Little Italy dispute fades on makeshift movie screen

August 05, 1999|By Michael Olesker

IN THE SUMMER of his 89th year, John Pente is a hero right out of the movies. In fact, without him, there are no movies. Not in Little Italy, not on Friday nights that have become one of the city's great, unanticipated, accidental charms of the year.

Who knew that such delight could come out of a zoning dispute? From a spat over a billboard mural, Little Italy winds up instead with a makeshift movie screen on the cleared-out parking lot of Da Mimmo's restaurant. From disagreement between restaurateurs and residents, they wind up with hundreds of people gathered after dark to watch free movies under the stars.

And from John Pente's third-floor bedroom, there comes light from a movie projector through an open window, and from this comes the kind of gatherings that bring strength to any neighborhood, and to any city which pays attention and builds on such notions.

"Anything you can do for the neighborhood, you do," Pente says modestly, sitting on a bench outside his rowhouse at High and Stiles streets. "I love to see people here, the more the merrier."

At 9 on Friday nights all summer, he gets both the more and the merrier. Hundreds gather for the flicks -- neighborhood folks, and those who dine in Little Italy restaurants and make sure they finish in time to scoot over to the parking lot movies, and out-of-towners who stroll past and inevitably must think, "What a cool city. Wait'll we tell the folks back home."

And it happened by accident. A year ago, the 16-member Little Italy Restaurant Association sought permission for a mural to advertise their restaurants. They were turned down, after neighborhood residents expressed concerns that the billboard on which the mural would be painted might one day be used for inappropriate advertising.

But the billboard had already gone up. It remained there for a year, a sea of white that reminded many of strains within the neighborhood of 700 people that is also one of Maryland's centers of world-class eating.

At a restaurant association meeting last spring, Mary Ann Cricchio, co-owner of Da Mimmo's,said, "Come on, guys, what do you want to do with this board?"

And somebody said, "I think we should just show movies on it, 'cause it looks like a drive-in."

This caused Cricchio to remember two things: the 1988 movie "Cinema Paradiso," with its reveries of films shown in a little Italian village; and her own trip to Sicily last summer, when she saw people gathered in a town square, and she looked up and saw a movie being shown on a building.

Thus was born the idea for Little Italy. Then came the practicalities of showing the movies. Cricchio went to Tom Kiefaber, owner of the Senator Theatre and one of the great Baltimore boosters, who immediately wondered, where he could place a projector.

"What about here?" he asked, pointing to John Pente's house, where the third-floor bedroom window overlooks Da Mimmo's parking lot. It's a straight shot from the house to the white billboard.

"I went for it right away," Pente was saying yesterday, and no matter that a 6-foot-high, 300-pound projector would have to sit in his bedroom for the rest of the summer.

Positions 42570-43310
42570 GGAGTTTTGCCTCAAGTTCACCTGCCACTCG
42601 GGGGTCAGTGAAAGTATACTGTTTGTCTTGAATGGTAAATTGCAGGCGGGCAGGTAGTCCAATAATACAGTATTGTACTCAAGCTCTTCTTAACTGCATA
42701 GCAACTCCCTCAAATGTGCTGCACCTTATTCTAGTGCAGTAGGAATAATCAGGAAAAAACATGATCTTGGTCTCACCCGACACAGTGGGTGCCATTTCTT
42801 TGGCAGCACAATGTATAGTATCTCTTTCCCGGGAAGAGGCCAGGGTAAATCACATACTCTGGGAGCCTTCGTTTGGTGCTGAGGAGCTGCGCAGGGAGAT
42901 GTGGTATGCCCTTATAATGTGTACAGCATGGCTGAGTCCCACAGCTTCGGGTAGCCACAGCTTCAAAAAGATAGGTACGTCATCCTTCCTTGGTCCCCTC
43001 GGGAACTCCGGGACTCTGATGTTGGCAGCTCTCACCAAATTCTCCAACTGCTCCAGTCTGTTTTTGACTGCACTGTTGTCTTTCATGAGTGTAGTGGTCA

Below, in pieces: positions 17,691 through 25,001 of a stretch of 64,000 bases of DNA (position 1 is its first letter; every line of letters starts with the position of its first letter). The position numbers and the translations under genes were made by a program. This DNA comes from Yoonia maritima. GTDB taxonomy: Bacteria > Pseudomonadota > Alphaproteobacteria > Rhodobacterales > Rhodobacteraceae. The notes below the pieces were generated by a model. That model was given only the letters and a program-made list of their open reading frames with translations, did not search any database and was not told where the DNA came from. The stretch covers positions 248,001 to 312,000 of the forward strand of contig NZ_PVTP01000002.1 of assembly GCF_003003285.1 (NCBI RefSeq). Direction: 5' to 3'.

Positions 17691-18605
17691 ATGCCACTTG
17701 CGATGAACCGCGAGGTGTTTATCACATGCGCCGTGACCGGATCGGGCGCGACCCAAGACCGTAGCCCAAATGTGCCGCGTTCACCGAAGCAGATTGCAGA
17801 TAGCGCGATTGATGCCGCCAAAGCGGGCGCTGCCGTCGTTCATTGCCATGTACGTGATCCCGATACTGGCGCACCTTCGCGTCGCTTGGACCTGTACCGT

The next problem was: How to get the projector up the stairs. On High Street Friday night, Kiefaber and Cricchio explained some of the machinations. "Moonstruck," the marvelous comic tale of a Brooklyn Italian family's loves and misguided lusts and ultimate strengths, had just concluded and, nearing 11 at night, Little Italy's sidewalks were filled with smiling people.

"We had to have three guys haul the thing up," Kiefaber said. "Mary Ann said, `Get No-Neck Pasquale; he can lift anything.' But they got it up after about half an hour."

Then came wiring, a coat of nonreflective paint on the billboard, and selection of a dozen movies -- none violent or too steamy, all with Italian themes. St. Leo's Church has been providing chairs for those who neglect to bring them. Free popcorn is handed out, and sodas, and last Friday there were free cannoli from Vaccaro's, which has been doing grand business during the movie run.

"But, you know what?" Mary Ann Cricchio says. "This isn't about creating more business. It's about giving the community a positive outlook. The beauty is, that white piece of board was a dividing point, and now it's brought everybody together."

"It does my heart good," John Pente said. "I'm seeing people here I haven't seen in years. I see tourists saying, `What a nice neighborhood.' You know, I've been in this house all my life. My grandfather came here from Abruzzi in 1898, and my father and mother were here, and I was born here."

He gestured a few feet away toward an old neighborhood pal, Gus Giorgilli, 72, another Little Italy lifer.

"His mother used to bake bread and cookies, and then she'd give to this family and that one, and then another mother would give something back. Everybody giving and taking. This is what a neighborhood is."

And now there's a new touch to the old neighborhood: Friday night movies, coming to everyone through John Pente's bedroom window.

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